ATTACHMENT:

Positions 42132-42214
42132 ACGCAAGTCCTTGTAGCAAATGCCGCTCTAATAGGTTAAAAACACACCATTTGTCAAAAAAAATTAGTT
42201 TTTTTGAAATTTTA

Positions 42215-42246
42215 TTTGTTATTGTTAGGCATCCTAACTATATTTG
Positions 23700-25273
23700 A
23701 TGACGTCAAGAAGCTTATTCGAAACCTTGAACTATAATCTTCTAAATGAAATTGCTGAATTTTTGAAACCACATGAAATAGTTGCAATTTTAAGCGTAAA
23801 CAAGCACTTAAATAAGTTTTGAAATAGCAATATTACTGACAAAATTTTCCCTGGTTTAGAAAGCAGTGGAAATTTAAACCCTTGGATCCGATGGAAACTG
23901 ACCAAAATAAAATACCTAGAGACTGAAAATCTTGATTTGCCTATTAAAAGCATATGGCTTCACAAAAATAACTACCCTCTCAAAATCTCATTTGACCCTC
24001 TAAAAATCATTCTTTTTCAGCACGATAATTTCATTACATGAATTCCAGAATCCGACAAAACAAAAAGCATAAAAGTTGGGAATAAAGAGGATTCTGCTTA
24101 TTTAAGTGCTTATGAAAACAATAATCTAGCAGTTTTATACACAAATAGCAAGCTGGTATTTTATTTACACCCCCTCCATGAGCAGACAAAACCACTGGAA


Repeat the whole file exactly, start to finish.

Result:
Positions 42132-42214
42132 ACGCAAGTCCTTGTAGCAAATGCCGCTCTAATAGGTTAAAAACACACCATTTGTCAAAAAAAATTAGTT
42201 TTTTTGAAATTTTA

Positions 42215-42246
42215 TTTGTTATTGTTAGGCATCCTAACTATATTTG
Positions 23700-25273
23700 A
23701 TGACGTCAAGAAGCTTATTCGAAACCTTGAACTATAATCTTCTAAATGAAATTGCTGAATTTTTGAAACCACATGAAATAGTTGCAATTTTAAGCGTAAA
23801 CAAGCACTTAAATAAGTTTTGAAATAGCAATATTACTGACAAAATTTTCCCTGGTTTAGAAAGCAGTGGAAATTTAAACCCTTGGATCCGATGGAAACTG
23901 ACCAAAATAAAATACCTAGAGACTGAAAATCTTGATTTGCCTATTAAAAGCATATGGCTTCACAAAAATAACTACCCTCTCAAAATCTCATTTGACCCTC
24001 TAAAAATCATTCTTTTTCAGCACGATAATTTCATTACATGAATTCCAGAATCCGACAAAACAAAAAGCATAAAAGTTGGGAATAAAGAGGATTCTGCTTA
24101 TTTAAGTGCTTATGAAAACAATAATCTAGCAGTTTTATACACAAATAGCAAGCTGGTATTTTATTTACACCCCCTCCATGAGCAGACAAAACCACTGGAA